Life on the Line of Control is always strenuous and lonely. In the higher reaches of the Himalayas, posts get cut off once winter sets in and the soldiers are isolated except for telephone or radio calls with the battalion base. Should there be a requirement to return home to a sick child or in case of bereavement, the jawan is forced to wait it out till the first rays of spring melt the snow enough to make it possible to negotiate a path to the base. Should he fall sick, his life depends upon providence and good weather, or lack of it, which dictates whether he has a chance to be evacuated by chopper to a hospital down below.
On a post you are imprisoned in your own world, where the only other humans are the lonely figures of the enemy sentries in the Pakistani posts opposite who are likewise imprisoned. You live each day, in a surreal routine, praying to survive the long wait. The relations between an officer, a JCO and a soldier change. Each is an individual dangling like a puppet on his strings. What you believe in and what you feel is real changes in definition. And sometimes, just sometimes, you have experiences that have no rational explanation.
This then is a story of Forward Ledge, a picquet in the Sangro region of Drass, where I served as a field company commander in the aftermath of OP VIJAY. I was constructing field defences for an infantry company of the GRENADIERS. Forward Ledge is a lonely post poking boldly between dominating enemy posts on Manpo La ridge with a lone satellite post called Maharaj Position to give it company. Forward Ledge is more than 50 years old having been occupied during the 1947-48 hostilities with Pakistan. And like any self-respecting post in the Himalayas, Forward Ledge has its very own ghost – in this case, it was called the CHM.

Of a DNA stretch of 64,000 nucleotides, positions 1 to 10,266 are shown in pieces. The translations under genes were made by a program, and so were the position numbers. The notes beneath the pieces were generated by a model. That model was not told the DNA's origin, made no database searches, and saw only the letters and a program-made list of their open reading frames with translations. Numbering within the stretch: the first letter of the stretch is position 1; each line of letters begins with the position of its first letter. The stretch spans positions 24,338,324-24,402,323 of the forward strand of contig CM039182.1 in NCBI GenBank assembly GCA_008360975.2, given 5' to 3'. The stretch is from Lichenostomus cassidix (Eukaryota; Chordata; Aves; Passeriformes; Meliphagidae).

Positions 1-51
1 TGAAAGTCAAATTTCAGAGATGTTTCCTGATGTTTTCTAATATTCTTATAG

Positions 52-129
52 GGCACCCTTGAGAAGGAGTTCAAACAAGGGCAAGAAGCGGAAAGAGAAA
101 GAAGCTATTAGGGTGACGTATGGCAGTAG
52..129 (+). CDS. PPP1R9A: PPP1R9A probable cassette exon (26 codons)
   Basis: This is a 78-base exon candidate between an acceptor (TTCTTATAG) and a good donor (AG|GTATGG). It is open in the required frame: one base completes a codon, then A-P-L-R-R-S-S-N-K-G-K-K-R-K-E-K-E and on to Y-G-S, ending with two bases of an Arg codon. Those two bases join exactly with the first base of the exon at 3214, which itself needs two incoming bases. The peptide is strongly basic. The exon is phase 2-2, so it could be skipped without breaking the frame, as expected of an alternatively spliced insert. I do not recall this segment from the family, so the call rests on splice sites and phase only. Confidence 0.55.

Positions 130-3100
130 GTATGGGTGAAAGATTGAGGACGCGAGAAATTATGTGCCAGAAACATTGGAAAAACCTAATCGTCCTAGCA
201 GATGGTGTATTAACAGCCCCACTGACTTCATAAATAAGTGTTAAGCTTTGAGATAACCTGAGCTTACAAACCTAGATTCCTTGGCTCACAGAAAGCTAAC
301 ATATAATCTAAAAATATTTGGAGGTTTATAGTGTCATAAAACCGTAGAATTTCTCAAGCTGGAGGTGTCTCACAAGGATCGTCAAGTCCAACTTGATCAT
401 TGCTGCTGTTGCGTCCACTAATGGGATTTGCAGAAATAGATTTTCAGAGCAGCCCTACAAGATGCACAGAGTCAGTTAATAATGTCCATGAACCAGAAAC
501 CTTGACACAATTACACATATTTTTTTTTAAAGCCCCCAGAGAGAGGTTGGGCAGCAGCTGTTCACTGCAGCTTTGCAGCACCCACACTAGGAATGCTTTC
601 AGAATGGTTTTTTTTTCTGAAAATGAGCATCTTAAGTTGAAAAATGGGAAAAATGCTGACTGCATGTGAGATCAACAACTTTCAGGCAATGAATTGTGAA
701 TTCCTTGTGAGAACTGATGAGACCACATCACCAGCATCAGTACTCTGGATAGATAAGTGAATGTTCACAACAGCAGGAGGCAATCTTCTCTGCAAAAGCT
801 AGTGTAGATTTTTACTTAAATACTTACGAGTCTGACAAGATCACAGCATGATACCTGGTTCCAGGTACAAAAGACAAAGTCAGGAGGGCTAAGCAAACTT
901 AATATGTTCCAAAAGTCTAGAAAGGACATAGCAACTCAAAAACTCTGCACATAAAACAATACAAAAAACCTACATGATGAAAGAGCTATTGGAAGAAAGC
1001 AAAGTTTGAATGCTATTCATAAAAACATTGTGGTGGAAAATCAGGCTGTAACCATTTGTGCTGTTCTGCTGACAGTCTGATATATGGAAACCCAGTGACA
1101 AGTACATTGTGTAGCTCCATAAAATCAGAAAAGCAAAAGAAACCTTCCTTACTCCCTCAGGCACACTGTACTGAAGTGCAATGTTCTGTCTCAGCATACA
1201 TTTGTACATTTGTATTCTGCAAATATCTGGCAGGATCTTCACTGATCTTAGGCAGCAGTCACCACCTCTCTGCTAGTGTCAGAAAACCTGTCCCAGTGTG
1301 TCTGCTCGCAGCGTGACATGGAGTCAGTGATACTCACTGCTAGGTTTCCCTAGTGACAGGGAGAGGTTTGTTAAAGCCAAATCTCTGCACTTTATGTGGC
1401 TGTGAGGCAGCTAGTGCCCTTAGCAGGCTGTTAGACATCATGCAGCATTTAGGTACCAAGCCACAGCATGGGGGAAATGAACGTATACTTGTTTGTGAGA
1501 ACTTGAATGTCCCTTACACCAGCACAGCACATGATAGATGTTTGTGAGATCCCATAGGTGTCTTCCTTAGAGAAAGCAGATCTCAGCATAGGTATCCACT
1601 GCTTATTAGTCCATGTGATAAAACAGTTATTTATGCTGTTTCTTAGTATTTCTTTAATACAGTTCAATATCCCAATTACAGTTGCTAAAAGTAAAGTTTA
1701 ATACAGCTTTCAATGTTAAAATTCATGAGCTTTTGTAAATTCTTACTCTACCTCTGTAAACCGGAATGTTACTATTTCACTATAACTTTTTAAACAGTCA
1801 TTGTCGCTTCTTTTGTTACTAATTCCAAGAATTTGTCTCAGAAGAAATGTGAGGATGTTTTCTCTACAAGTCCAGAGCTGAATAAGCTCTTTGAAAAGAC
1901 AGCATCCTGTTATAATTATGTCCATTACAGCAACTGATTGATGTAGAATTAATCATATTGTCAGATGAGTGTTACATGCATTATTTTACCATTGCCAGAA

The CHM was a paratrooper, a strict disciplinarian who was killed many years ago on the post during roll call by a single mortar bomb which fell unheralded out of the sky – the first enemy round to ever fall on Forward Ledge. Undeterred by small details such as life and death, he continues his lonely vigil on Forward Ledge, ensuring each man does his duty, long after the paratroopers left the Sangro Valley.
The CHM appears to those who are not alert on sentry duty. He appears to those who are slacking in their daily routine. He haunts those who partake of meat or alcohol on Wednesday – the CHM’s day on Forward Ledge. Why Wednesday? Nobody knows, but everybody in Forward Ledge believed it to be the day of the week on which the CHM changed his mode of performing duties. And most bizarre of all, he appears in the dreams of Company Commanders to warn them of impending attack – Forward Ledge, though vulnerable, has never fallen since its capture more than 50 years ago.
I first heard of the CHM from Maj Ravi, the Company Commander at that time, when I went to Forward Ledge for reconnoitring my field company’s task. Ravi’s company had occupied Forward Ledge just before the previous winter when his battalion had just been inducted into Drass. The previous Company Commander of the battalion being relieved had done a hurried handing over to Ravi and decamped immediately muttering something about the picquet being haunted and the need to abstain on Wednesday. Ravi, being of sound mind and healthy body, promptly put the whole thing out of his mind with pitying thoughts about the mental states of officers who had been isolated from the world for too long.